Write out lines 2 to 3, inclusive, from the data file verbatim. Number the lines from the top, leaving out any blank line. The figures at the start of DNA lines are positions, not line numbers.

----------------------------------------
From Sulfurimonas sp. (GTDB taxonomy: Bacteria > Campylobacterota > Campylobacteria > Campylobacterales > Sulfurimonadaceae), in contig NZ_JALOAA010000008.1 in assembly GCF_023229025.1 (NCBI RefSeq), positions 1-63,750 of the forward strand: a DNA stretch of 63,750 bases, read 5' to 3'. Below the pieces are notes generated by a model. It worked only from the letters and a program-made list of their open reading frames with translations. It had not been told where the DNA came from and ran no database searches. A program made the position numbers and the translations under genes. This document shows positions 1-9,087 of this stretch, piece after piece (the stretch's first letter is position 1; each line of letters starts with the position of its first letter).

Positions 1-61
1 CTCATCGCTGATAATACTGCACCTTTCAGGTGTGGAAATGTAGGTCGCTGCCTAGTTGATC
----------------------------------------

Positions 1-61
1 CTCATCGCTGATAATACTGCACCTTTCAGGTGTGGAAATGTAGGTCGCTGCCTAGTTGATC